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Inmate grows pot in jail NO GOING STIR CRAZY IN THIS JOINT March 27, 2005 canoe.ca
AS PRISONS go, it is the highest security in the country. Today the jail cell is filled with laughter, good friends and a light fog of pot smoke. For another 95 days, until she's finished her nine-month drug sentence, Dianne Bruce spends her days and nights in the court-imposed confines of this well-equipped grow house. Except for visits to the doctor or three hours a week allotted to get groceries, Bruce can stay only here -- and grow better marijuana.
"Who else do you know who's in jail growing pot?" she asks, as her point is illuminated under 1,000-watt bulbs bathing plants with sun-bright light moving on electric tracks.
Thanks to a curious conversion of Canadian punishment and compassion -- or an example of how ridiculous the "war on drugs" can become -- the 40-year-old Cramahe Township woman is under house arrest for pot possession, even as she continues to legally grow the stuff in her basement.
In October 2001, police raided this home, near Colborne, and seized 18 kilos of marijuana. It was hardly a secret there were drugs here. Bruce had long been known as a pot champion -- helping more than 50 sick people who hold permits to use marijuana for medical reasons.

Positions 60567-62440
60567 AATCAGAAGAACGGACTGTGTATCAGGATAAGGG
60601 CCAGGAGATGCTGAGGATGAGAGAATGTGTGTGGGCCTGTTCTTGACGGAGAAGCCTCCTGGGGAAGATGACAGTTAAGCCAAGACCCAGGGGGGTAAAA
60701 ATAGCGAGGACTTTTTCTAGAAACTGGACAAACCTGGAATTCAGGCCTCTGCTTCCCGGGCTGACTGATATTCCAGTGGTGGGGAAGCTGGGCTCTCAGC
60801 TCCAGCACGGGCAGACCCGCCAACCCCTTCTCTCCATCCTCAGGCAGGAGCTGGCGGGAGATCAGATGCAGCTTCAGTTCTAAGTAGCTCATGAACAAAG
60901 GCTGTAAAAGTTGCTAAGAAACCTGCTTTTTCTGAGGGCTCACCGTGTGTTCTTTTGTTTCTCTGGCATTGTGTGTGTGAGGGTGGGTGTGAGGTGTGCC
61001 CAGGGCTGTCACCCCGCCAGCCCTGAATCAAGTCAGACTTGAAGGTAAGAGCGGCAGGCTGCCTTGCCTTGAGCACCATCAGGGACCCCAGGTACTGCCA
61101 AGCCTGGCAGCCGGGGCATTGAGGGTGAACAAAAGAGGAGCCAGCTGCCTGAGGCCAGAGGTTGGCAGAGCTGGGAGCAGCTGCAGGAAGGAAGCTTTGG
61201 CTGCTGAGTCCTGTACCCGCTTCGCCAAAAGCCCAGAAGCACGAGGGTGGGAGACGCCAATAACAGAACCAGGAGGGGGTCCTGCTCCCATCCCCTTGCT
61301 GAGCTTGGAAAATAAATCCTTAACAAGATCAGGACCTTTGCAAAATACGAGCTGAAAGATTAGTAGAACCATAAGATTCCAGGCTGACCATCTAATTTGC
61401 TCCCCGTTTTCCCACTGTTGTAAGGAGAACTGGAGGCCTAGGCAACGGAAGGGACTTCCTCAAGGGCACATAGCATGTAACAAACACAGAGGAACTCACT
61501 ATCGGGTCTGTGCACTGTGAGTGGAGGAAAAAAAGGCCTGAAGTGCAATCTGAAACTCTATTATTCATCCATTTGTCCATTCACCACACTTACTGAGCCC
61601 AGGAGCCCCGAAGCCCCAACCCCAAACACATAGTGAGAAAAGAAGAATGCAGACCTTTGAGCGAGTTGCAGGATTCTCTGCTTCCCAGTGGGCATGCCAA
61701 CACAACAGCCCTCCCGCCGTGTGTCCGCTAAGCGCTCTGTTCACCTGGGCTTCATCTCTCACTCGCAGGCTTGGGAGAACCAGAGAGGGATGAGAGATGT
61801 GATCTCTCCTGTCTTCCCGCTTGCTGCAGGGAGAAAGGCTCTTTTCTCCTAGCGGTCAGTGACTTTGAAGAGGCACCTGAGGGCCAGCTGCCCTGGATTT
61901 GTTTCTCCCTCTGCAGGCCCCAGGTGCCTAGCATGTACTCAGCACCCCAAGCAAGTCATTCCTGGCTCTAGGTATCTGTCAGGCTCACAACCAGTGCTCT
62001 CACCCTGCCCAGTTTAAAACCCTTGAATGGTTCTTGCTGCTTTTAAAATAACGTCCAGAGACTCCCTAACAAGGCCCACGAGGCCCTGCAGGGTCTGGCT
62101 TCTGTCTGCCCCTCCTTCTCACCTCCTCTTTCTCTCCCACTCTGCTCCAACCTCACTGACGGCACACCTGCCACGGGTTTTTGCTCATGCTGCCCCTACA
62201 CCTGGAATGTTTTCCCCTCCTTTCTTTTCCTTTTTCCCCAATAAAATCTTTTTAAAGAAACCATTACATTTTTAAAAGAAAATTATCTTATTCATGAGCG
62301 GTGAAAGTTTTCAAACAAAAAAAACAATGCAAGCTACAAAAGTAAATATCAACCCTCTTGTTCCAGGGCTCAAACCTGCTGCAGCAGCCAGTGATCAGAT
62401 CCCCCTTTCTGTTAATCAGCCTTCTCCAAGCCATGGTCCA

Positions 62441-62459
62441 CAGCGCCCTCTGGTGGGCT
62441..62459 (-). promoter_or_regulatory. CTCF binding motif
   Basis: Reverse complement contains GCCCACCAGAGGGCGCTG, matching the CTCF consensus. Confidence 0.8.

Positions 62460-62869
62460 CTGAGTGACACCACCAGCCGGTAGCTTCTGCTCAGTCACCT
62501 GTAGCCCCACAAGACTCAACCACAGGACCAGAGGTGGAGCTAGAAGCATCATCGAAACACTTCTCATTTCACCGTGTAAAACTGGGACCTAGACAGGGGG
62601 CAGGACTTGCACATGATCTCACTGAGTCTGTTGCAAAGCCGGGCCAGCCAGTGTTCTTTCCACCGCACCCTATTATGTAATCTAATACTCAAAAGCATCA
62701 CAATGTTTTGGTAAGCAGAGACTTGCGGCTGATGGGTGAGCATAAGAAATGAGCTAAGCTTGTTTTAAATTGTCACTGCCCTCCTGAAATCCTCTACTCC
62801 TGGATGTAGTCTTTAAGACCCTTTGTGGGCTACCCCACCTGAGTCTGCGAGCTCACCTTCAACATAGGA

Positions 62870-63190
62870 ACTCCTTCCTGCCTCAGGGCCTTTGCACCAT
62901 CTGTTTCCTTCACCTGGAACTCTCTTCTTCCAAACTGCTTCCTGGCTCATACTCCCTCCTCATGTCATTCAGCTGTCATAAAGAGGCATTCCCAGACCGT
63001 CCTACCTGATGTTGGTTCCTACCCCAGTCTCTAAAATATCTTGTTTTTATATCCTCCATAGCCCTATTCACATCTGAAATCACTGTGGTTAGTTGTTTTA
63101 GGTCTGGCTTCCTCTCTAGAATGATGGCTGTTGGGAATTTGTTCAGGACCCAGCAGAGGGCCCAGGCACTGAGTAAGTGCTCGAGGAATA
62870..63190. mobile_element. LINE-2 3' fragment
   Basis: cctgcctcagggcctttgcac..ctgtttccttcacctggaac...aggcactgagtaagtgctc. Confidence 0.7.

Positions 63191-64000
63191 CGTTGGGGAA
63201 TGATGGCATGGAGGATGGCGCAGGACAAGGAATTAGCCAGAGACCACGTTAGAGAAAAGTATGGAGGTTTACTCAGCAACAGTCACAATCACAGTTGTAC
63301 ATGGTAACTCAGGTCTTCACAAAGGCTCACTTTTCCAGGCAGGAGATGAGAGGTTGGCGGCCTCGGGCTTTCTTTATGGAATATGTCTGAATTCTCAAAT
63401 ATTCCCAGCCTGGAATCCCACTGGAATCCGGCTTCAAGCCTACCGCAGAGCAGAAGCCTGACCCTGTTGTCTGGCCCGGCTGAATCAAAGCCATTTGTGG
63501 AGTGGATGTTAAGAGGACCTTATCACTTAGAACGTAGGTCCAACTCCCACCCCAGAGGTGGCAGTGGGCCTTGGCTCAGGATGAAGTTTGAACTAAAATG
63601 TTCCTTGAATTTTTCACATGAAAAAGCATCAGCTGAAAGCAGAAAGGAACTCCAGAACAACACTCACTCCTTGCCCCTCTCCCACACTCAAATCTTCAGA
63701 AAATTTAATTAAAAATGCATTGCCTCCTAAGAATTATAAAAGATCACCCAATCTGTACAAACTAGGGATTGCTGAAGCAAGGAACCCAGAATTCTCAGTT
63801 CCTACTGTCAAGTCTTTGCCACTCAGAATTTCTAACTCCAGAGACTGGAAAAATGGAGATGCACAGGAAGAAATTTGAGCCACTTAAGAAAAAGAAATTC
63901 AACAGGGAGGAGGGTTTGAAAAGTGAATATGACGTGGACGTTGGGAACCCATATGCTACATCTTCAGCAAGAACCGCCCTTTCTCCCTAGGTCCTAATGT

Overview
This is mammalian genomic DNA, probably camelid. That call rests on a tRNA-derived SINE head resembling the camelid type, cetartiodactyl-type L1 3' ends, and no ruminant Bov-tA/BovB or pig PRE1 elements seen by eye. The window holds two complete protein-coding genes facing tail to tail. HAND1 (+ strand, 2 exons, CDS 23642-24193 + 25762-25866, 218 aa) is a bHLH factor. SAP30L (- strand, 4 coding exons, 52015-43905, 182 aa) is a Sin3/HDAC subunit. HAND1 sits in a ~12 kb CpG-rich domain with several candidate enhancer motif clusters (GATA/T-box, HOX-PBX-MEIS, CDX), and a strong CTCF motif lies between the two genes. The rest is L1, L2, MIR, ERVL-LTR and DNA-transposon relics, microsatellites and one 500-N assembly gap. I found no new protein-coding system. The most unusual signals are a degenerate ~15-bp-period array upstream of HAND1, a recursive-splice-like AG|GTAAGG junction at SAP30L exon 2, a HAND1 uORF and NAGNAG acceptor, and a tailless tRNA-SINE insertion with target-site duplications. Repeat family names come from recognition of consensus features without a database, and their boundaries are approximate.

Just 19 days after the raid, Bruce -- who suffers from a host of painful, chronic ailments including multiple sclerosis -- got her own medical exemption as well. She can legally grow and smoke it for herself.
Though, as a result of the 2001 bust, she was handed a nine-month house arrest sentence in October after pleading guilty to production and possession of a controlled substance. Today -- with three months to go before being released -- she stands in her much-tended garden of pot and proudly introduces me to her favourite "mothers" and "babies."
Each day in her home-jail, when she's not sleeping or throwing up, she spends about six hours down here in the brightness -- the end result of an $850-a-month hydro bill which her grandfather pays on his credit card.
Fans create a cool tropical breeze from every direction.
A recent two days spent out of her jail-house and in a Toronto hospital for a neck operation -- she used a special vaporizer to inhale her pot while there -- saw many of her tender plants back home take a turn for the worse. She's now just getting them green and healthy again.
In her kitchen sits a new, $500 jug of organic growth enhancer -- Viagra for pot -- which should help.
Her "babies" carry pet product names likes White Widow, California Orange and Williams Wonder. Like report cards, their diets and growing characteristics are tacked up on a nearby wall, next to a button that reads I'm Not A Criminal.
In the comfortable confines of this court-ordered house of correction, she's had pot seeds delivered from Amsterdam, by courier, right to her front door.
Her prison grow operation is just past large dogs, padlocked iron gates, floodlights and an electronic security system, which -- rather than keep her in -- protects her medicinal pot from outsiders.